Challenging arrests for drug possession, distribution and manufacturing requires a close analysis of witness statements, the police procedure, warrant application and techniques used for gathering evidence. Your careful recollection of what happened during your arrest can help reveal a previously unseen defense.
New applications of technology to law enforcement have created an emerging line of case law. As recently as January 2012 the Supreme Court ruled warrantless use of GPS to monitor vehicles was unconstitutional in U.S. v Jones, 132, S.Ct. 949 (2012). The United States Supreme Court has recently accepted review of two cases challenging the warrantless search of cell phones by law enforcement in U.S. v Wurie and Riley v California.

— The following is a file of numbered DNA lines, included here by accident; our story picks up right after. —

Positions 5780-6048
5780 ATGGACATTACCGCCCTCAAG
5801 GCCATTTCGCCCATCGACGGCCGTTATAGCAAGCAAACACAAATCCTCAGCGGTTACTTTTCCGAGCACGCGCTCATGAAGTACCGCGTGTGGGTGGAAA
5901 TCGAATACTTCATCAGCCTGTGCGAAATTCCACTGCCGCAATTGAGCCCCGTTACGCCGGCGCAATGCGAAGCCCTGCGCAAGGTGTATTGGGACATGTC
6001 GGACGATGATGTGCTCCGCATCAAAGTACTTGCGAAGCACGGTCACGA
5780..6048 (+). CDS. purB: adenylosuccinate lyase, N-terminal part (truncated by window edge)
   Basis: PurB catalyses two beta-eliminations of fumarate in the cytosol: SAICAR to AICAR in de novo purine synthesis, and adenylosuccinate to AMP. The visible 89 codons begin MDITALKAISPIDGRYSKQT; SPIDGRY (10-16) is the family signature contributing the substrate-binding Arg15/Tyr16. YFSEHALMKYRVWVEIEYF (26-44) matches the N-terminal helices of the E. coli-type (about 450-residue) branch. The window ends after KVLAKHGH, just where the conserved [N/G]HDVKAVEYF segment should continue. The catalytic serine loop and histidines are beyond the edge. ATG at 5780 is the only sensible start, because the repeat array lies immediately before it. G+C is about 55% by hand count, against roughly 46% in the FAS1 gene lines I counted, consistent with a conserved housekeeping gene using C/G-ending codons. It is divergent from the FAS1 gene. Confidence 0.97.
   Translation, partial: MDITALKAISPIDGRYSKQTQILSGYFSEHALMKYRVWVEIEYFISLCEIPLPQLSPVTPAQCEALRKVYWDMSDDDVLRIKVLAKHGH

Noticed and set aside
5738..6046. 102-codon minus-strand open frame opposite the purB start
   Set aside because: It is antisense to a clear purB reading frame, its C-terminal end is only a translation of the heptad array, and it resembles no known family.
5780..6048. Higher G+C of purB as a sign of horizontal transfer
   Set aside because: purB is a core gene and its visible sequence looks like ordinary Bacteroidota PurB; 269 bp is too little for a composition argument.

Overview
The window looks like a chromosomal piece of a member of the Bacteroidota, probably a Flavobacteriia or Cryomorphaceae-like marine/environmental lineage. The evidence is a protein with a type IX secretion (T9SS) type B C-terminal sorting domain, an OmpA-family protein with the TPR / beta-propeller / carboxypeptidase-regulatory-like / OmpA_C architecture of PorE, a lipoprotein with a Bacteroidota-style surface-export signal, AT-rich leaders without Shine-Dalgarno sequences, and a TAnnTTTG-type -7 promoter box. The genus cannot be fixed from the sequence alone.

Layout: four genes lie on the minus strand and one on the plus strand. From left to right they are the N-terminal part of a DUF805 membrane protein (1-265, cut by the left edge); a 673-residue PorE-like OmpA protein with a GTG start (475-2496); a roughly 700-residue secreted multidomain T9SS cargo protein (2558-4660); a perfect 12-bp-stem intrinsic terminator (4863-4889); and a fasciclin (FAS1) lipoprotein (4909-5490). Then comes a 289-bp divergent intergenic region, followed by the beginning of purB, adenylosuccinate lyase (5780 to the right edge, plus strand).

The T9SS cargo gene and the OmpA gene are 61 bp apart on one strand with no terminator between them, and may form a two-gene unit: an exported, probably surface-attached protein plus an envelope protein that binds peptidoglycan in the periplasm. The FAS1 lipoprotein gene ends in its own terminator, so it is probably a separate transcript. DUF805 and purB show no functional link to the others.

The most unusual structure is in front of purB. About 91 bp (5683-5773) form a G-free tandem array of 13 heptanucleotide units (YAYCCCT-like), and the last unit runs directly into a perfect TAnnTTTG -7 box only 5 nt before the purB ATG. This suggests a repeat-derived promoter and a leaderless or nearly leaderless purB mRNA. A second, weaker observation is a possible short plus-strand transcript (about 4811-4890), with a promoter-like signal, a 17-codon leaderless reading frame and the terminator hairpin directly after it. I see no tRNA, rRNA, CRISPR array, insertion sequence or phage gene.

Last Modified: April 15, 2018